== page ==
Surely you've heard the quote of Mother Teresa: "I have found the paradox that if you love until it hurts, there is no hurt - only more love."
I think it's fair to say that, I have loved until it hurts. And I would like to say that I've found her words to be true.
Other things that happen when you love until it hurts...
~You come to know yourself better
~You come to better understand, appreciate and love the world and the creatures in it called "humans"
~You are able to receive love even more
~You stop caring about some pretty insignificant things that were wasting space in your life
~You want to love more, not less
~Your mind is flooded with thoughts and memories that make you laugh and cry, and you begin to understand the co-existence of joy and sorrow
~If you believe, as I do, in the incarnation of God in the person of Jesus Christ, and that he suffered for love of the world... then you get a little, tiny glimpse of how great God's love for us really is. It's truly awesome.
Maybe it's not that the "hurt" ceases or disappears... but it is overwhelmed by the reality of all that Love really is. The pain is just a symptom... evidence... of the thing that matters most of all.
Love is always patient and kind; it is never jealous; love is never boastful or conceited; it is never rude or selfish; it does not take offence, and is not resentful. Love takes no pleasure in other people's sins but delights in the truth; it is always ready to excuse, to trust, to hope, and to endure whatever comes. Love does not come to an end.
Thursday, April 22, 2010
Friday, April 16, 2010
(Above: Third-generation-refugees growing up in Deheisha Refugee Camp near Bethlehem, West Bank.)
It is sad to me that, anymore, when we speak of war it's mostly in political and economic terms. Most of us have no better frame of reference for truly understanding the impact war has on this world. While I don't want to forget the real lives, including the lives of many people I met while visiting the West Bank last year, that are affected by war, I do want to point out some of the glaring injustices that have been brought to my attention, particularly regarding the U.S.'s involvement in (basically) subsidizing Israel's illegal occupation of the Palestinian Territories.
From a great report by The Only Democracy?:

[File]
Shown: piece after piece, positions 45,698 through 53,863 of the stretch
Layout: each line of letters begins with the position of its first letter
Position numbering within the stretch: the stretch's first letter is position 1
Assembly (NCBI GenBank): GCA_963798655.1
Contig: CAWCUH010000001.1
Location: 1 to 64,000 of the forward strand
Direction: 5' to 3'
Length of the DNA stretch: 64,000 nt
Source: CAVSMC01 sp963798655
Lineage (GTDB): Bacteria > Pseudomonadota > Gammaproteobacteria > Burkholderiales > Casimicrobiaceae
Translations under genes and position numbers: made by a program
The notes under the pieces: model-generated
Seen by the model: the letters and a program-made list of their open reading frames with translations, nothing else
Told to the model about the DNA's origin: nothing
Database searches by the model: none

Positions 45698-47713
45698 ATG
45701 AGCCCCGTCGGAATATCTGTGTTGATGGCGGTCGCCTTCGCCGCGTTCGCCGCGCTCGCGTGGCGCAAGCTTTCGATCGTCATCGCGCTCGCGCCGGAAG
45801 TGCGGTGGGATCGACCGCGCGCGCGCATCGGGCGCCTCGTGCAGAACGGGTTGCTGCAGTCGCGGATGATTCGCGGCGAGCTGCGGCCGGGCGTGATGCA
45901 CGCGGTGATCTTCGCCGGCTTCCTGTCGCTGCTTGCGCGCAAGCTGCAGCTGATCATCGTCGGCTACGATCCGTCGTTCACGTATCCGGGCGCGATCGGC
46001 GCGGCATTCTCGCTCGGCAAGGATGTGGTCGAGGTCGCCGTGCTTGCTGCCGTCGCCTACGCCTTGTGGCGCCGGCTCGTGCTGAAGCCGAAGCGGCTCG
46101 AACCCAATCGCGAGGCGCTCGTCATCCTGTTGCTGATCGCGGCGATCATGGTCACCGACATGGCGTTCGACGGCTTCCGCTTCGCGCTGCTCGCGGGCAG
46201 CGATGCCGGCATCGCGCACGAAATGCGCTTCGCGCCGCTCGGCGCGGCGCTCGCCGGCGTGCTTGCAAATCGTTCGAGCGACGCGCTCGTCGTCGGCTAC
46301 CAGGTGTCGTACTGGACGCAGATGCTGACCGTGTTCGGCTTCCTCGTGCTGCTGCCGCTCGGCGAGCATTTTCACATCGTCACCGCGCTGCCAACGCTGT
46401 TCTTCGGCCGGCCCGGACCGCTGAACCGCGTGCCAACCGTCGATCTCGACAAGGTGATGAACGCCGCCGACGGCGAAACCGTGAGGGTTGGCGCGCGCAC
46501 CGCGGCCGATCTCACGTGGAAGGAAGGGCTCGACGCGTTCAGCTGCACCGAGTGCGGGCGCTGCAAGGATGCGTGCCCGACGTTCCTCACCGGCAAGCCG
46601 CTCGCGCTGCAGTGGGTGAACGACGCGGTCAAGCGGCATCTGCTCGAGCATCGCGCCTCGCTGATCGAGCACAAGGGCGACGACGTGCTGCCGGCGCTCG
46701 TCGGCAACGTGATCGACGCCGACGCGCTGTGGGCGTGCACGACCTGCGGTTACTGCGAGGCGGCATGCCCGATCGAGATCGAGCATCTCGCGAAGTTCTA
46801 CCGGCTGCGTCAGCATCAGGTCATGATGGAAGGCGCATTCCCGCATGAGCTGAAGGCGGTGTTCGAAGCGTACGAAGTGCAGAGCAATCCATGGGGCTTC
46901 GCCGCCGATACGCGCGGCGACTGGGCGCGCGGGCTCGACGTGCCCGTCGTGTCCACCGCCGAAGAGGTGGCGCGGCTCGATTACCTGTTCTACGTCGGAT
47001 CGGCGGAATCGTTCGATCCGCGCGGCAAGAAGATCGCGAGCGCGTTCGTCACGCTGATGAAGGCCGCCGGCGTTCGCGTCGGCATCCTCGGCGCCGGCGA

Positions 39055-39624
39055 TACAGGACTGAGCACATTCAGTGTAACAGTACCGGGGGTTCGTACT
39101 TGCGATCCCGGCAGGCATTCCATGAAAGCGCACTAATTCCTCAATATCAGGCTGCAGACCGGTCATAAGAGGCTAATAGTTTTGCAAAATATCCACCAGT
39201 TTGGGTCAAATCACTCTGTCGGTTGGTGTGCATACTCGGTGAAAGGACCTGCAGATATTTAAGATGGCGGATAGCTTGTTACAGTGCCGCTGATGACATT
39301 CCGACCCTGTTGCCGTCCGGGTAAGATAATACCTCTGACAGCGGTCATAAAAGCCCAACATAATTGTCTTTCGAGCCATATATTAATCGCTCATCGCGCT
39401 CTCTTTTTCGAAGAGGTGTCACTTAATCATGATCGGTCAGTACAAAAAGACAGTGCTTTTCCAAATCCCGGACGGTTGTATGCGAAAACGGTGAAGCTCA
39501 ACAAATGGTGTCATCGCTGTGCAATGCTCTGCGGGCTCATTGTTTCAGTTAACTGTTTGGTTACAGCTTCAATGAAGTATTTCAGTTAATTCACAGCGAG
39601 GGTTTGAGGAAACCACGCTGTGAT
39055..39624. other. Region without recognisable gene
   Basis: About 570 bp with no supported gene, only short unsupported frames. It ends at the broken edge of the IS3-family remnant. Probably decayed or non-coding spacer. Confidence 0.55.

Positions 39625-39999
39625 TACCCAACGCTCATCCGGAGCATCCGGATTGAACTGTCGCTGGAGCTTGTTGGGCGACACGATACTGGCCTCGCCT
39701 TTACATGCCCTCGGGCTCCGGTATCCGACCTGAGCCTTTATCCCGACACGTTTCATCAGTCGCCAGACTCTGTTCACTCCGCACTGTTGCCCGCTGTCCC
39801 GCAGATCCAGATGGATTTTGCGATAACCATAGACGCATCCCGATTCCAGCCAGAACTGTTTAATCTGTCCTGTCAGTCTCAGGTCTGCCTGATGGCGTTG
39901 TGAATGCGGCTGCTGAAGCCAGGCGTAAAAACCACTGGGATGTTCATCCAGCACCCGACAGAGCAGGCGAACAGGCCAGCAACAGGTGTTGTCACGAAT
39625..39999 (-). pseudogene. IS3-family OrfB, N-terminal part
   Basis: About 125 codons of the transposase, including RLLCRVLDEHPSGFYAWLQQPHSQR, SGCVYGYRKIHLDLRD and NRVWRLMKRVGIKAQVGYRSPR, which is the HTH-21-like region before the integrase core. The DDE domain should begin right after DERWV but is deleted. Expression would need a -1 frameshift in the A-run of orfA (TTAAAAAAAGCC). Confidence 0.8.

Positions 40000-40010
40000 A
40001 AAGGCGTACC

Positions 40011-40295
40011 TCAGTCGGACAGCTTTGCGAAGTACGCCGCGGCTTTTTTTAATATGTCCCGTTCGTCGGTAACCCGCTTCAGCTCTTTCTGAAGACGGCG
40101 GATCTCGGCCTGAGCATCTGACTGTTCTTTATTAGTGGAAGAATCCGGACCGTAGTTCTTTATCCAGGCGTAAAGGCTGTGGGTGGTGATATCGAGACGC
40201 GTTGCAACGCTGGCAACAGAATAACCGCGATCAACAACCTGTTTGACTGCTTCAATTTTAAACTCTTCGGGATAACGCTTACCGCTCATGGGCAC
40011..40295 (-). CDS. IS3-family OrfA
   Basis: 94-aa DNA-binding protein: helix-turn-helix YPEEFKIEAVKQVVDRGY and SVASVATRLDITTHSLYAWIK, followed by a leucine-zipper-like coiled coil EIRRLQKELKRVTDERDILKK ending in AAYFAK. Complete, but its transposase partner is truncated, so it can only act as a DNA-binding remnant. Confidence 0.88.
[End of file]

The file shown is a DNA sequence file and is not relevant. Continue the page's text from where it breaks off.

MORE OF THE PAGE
In terms of how Israel chose to fund the ongoing Occupation, with much help from the U.S., we learn that "there were still other routes the government could have taken, such as increasing the capital gains tax; raising income tax for the upper income brackets – or at least not reducing it; imposing a war loan; cutting the salaries of senior government officials, local government officials, and high-ranking military officers; cutting the ‘fat’ in the military budget; or reducing government benefits to well-to-do sectors of the population, among them residents of the Israeli settlements in the Palestinian territories. The option chosen was to make cuts whose main effect was to lower the standard of living of Israel’s middle and lower classes.” (emphasis mine)
This reminds me of the words sung by Derek Webb: "When justice is bought and sold just like weapons of war/The ones who always pay are the poorest of the poor."
Not only does the United States continue to give incredible amounts of "aid" to Israel ($3 billion in 2009), but "75 percent of the funds are earmarked for purchases from US industry. Consequently, it’s no wonder that the aid agreement between the U.S. and Israel has for some years now been changing the ratio of military to civilian aid, increasing the former while incrementally canceling the latter. As journalist Moti Bassok wrote in 2007,'Each year throughout the present agreement civilian aid was reduced by $120 million, while military aid grew $60 million. As of next year, annual U.S. aid will [… be] all military,' forming an integrated enabling component of Israel’s continuing and destructive militarization. It would seem that the economic and political elites of both the US and Israel have vested interests in continuing Israel’s militarization, occupation and choice of warfare." (emphases mine)
It would seem that both the U.S. and Israel have the same problem. It would seem that both countries are continuing to decrease social spending while increasing military spending. It would seem that citizens of both countries are living under and buying into "the official, as well as media, focus on national fear and ‘national security’."
I'm so glad that the way things seem to be isn't the way they have to always be.
I have hope that there are people who imagine that things can be different ...whether Israeli citizens refusing to serve in the IDF, or U.S. citizens refusing to pay income taxes in protest to funding wars; whether Christians putting themselves "in the way" of violent conflicts or pledging allegiance to Something higher than the nation-state... and I want to live my life with such imagination, so that together we can experience and share something that is different.